CREDOS: My altar — III

During our teenage years, the 30 minutes spent singing hymns seemed to grow increasingly pointless, and my sister and I eventually rebelled. At first, our father tried to force, even cajole, us back into the routine. But he soon gave up in face of our obstinacy.

Over the years, as my father’s shrine grew, accommodating more idols and pictures of gods and gurus that he’d met, my interest in keeping up with the home altar diminished.

It wasn’t that I didn’t believe in praying, but I defied his method. While my father’s altar expanded, my approach became more minimalist. I figured that since God is omniscient, when I prayed, I could just face the sun or choose a spot for no other reason than it offered the view of a beautiful hibiscus tree. Or sometimes, in New Delhi, I just visited my favourite temple, which offered spots of tranquillity and the soothing smell of sandalwood incense.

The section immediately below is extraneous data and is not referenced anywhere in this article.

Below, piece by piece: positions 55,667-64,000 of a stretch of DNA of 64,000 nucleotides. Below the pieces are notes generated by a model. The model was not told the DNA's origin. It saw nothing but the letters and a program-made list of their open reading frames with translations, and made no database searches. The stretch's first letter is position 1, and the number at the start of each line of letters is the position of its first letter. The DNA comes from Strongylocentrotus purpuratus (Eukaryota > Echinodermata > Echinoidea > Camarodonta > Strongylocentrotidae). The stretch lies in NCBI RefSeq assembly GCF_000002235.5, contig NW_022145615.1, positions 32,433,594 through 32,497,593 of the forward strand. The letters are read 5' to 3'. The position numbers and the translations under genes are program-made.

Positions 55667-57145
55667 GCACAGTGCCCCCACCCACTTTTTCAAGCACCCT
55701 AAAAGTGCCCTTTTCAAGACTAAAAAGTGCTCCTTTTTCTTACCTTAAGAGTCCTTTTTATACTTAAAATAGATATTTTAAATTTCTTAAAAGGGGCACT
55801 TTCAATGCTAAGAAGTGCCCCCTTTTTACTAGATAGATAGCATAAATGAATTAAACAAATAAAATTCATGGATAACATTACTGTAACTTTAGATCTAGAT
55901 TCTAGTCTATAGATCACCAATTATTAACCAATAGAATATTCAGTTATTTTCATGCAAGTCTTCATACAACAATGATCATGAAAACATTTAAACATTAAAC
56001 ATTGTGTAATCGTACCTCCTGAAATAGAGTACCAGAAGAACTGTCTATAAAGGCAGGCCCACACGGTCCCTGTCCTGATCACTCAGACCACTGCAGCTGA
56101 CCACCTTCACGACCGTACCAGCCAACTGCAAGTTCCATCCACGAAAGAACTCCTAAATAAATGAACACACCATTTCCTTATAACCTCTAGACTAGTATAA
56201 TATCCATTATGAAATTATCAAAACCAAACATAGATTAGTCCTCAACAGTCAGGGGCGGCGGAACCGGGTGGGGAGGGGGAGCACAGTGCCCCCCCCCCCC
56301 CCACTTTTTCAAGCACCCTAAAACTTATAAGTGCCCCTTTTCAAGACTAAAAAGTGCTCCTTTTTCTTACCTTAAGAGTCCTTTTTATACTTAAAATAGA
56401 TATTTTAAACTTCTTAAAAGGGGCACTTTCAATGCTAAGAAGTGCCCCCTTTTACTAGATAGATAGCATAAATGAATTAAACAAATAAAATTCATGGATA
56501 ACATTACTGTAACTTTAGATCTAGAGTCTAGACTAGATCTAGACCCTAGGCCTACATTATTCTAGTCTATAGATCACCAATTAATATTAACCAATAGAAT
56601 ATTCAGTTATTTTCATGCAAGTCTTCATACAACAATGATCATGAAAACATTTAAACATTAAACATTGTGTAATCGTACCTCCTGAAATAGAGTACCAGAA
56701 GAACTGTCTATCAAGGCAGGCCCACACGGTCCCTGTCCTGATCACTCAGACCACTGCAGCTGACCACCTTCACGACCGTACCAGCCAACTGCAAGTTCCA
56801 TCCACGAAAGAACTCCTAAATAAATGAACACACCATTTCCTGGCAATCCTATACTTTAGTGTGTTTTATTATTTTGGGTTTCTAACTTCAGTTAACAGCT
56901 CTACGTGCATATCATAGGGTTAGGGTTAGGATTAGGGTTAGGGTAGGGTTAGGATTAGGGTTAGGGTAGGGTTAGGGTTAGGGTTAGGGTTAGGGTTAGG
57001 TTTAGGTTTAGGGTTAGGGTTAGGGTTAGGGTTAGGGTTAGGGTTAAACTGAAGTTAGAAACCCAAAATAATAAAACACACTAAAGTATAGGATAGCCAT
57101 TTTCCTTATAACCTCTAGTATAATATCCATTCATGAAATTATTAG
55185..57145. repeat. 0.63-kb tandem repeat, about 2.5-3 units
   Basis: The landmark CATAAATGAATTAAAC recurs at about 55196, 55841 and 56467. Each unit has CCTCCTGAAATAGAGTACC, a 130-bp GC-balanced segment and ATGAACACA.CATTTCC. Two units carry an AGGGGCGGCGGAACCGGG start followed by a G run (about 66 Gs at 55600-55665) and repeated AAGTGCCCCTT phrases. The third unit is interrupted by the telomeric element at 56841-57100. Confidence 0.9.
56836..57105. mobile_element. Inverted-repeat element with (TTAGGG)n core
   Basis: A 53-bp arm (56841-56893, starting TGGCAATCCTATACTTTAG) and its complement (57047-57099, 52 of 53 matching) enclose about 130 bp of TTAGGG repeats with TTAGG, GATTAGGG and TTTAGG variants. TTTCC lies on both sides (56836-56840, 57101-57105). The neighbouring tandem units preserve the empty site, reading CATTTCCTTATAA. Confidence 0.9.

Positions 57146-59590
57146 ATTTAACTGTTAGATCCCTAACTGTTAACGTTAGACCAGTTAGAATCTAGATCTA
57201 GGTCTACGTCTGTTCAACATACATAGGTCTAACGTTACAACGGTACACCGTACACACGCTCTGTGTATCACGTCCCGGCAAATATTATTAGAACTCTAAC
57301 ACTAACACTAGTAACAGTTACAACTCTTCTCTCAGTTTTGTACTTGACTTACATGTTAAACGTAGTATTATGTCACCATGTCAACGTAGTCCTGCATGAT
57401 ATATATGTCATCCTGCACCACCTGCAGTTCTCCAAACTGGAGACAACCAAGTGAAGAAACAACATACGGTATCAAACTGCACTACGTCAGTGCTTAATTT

However, over the years, some parts of the ritual became ingrained in my memory. I came to know the aartis and bhajans by heart. I even memorised a chapter or two of the Bhagavad Gita. And every time my father was out of town for a business trip, I — despite my religious rebellion — was charged with the daily ritual of bathing the deities and offering the prayers. That this role was entrusted to me made me feel important; I knew its intricacies, from making the sandalwood paste to fashioning the wick out of cotton in my father’s way. —